About 300 companies or individuals have sued the Iranian government to recover alleged losses suffered through breach of contract, unpaid debts and seizure of equipment or other assets in Iran. These suits, totaling more than $3 billion, involve some of the largest corporations in the United States:
General Telephone & Electronics ($100 million for breach of contract); Du Pont ($93 million for losses on a synthetic textile plant); Xerox ($85 million for expropriation of property); Sedco Inc. ($175 million for expropriation of oil drilling equipment), as well as smaller claims from American Telephone & Telegraph, Brown & Root, Fluor and others.
An unspecified number of these companies have succeeded in attaching the assets or bank deposits of Iranian firms or banks in this country. For example, Electronic Data Systems of Dallas has a $20 million attachment order against Iranian funds on deposit at the Marine Midland Bank in New York City.
The apparent effect of the Iranian-American financial agreement would be to revoke attachments, already granted by federal judges and transfer the claims seeking process from U.S. courts to an international tribunal in which the U.S. government would appoint only one-third of the members.
Although there were suggestions yesterday that this was a setback for the companies, the interests of the firms differ and there is, as yet, no sign of a consensus among the companies on the terms of the hostage deal.
Most company lawyers reached yesterday said they needed more time to study the presidential executive orders before passing judgment.
Electronic Data Systems is the only company that could be identified as having won an attachment order prior to the Nov. 14, 1979, government-ordered freeze on assets. Therefore, on eosurce said, its position was unique.
Ninety percent of the 3,000 companies or individuals with claims against Iran have not sued in court and are attempting instead to work out their problems, with Iran privately. For these firms, the agreement sets up a pool of funds, called a security account, which will be available for payment of legitimate claims. Such a pool has not existed until now. And for other firms , the agreement is seen as a possible way to get business back on track.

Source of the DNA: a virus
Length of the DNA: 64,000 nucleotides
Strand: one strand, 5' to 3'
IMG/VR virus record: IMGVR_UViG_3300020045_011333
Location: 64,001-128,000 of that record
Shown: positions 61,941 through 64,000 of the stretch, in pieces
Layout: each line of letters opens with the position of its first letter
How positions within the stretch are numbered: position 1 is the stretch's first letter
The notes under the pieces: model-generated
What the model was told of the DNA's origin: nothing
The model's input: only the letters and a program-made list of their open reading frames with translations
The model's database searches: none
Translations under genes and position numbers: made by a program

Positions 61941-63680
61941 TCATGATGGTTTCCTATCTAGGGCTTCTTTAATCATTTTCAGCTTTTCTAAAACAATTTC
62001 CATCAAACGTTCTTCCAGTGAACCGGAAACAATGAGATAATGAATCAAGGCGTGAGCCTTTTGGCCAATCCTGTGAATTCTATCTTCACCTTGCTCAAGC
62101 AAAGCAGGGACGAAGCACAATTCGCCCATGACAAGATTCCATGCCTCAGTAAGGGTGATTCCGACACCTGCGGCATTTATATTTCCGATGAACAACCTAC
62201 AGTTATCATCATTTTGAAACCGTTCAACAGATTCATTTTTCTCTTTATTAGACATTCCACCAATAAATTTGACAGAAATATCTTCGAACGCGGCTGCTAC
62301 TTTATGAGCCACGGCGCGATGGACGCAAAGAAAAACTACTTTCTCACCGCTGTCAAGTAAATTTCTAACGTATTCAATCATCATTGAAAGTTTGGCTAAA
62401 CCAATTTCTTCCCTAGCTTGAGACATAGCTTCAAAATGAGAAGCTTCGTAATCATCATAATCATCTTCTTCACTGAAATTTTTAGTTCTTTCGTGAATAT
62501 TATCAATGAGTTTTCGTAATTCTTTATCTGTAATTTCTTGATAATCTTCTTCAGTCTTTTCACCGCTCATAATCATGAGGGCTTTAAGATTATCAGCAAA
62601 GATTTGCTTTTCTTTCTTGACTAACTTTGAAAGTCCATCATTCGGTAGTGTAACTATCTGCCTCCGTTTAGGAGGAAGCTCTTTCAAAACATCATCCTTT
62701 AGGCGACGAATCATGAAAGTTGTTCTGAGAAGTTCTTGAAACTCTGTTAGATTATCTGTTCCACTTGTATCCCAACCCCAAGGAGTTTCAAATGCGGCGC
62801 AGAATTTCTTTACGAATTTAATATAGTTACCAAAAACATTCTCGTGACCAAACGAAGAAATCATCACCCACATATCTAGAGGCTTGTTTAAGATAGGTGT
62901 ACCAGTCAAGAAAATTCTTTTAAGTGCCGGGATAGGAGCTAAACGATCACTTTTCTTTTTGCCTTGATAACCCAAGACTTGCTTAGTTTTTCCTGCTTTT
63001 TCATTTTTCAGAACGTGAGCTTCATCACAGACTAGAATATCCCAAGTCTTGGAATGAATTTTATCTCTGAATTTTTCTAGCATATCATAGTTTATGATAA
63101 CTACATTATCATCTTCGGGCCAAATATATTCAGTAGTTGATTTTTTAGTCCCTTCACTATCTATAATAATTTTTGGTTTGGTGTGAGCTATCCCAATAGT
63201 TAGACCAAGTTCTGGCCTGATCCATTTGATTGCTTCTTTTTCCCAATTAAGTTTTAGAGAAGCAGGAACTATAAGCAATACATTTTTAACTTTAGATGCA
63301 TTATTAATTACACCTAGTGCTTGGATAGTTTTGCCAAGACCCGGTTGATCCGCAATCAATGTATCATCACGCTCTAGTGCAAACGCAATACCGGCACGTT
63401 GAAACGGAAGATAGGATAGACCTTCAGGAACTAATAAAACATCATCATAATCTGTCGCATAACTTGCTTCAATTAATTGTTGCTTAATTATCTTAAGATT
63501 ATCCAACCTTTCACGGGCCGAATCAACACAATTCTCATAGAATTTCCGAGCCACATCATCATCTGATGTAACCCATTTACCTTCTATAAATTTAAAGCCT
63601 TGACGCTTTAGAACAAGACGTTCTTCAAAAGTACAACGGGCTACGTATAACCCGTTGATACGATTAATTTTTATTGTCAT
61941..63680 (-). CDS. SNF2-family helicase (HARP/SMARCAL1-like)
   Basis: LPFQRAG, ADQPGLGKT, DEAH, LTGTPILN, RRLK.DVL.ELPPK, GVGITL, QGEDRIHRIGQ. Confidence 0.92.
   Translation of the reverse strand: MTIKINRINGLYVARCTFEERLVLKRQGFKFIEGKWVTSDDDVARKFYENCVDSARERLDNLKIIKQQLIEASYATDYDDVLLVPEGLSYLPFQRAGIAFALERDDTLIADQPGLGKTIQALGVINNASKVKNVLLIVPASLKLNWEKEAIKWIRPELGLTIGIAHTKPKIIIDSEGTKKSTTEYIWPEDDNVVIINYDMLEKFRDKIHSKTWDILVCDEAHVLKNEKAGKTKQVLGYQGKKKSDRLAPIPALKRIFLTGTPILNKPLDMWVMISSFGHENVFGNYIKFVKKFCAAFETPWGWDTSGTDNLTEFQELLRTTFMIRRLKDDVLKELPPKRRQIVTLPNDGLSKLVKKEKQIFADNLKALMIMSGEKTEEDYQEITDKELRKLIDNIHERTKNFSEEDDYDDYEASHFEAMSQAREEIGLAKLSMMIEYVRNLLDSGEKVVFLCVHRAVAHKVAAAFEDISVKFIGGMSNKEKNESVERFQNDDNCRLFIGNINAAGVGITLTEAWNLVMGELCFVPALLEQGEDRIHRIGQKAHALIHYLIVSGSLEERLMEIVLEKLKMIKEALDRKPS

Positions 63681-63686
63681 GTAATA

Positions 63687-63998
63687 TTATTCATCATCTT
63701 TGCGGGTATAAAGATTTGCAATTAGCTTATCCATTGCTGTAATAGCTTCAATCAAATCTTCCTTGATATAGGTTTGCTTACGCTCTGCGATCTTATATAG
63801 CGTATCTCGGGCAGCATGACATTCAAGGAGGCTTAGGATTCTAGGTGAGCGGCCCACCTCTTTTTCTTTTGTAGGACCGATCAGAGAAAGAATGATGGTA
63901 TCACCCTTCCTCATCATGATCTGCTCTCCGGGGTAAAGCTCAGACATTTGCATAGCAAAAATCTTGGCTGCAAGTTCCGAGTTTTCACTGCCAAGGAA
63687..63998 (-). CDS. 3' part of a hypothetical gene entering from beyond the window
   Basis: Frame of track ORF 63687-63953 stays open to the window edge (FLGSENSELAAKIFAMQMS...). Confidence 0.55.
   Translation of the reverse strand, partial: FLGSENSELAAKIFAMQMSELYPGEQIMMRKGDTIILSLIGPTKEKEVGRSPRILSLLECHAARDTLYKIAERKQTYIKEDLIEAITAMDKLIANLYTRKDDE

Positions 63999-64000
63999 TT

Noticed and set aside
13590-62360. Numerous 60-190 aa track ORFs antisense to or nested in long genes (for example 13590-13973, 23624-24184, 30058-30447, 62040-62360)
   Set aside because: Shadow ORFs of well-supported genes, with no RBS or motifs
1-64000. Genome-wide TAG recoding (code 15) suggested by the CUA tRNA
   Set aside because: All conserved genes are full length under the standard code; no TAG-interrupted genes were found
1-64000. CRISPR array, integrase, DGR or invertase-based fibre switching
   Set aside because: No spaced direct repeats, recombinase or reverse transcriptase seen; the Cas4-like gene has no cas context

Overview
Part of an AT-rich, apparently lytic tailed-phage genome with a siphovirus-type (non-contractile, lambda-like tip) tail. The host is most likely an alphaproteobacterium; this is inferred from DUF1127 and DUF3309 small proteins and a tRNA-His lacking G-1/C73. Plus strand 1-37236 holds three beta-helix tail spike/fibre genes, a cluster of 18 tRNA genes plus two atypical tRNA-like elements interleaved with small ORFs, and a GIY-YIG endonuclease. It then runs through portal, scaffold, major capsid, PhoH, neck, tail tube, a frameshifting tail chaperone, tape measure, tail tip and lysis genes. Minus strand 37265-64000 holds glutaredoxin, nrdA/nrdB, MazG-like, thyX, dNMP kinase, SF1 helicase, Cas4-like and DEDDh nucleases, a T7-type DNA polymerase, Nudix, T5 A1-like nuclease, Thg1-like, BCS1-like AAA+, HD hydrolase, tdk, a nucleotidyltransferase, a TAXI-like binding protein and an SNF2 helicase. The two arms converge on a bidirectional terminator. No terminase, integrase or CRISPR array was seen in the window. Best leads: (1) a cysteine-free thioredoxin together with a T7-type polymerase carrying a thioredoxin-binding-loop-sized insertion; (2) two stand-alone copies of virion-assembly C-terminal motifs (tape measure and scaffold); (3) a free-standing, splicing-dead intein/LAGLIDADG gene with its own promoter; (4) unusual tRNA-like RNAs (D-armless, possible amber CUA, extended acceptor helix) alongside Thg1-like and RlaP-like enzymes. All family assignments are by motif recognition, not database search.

General Electric, for example, hopes to complete the nearly finished refrigerator plant it had been building north of Tehran in a joint venture with an Iranian company. A company official said General Electric's interest in the venture has not been taken over. In addition, the official said, Iran has sought in the last few months to set up meetings with General Electric to discuss completion of the plant. These business discussions were, however, prohibited under the Carter administration's economic boycott against Iran.
An official of that company suggested that renunciation of the hostage release agreement would be "nonsense" that would "harm international markets and our relations with the Middle East, particularly with the Saudis who want to invest here [in the United States]."
Nevertheless, other companies in less favorable positions are expected th challenge former presidnet Carter's authority to annul attachment orders and to lift the freeze on Iranian assets before U.S. firms have been compensated for court-validated losses.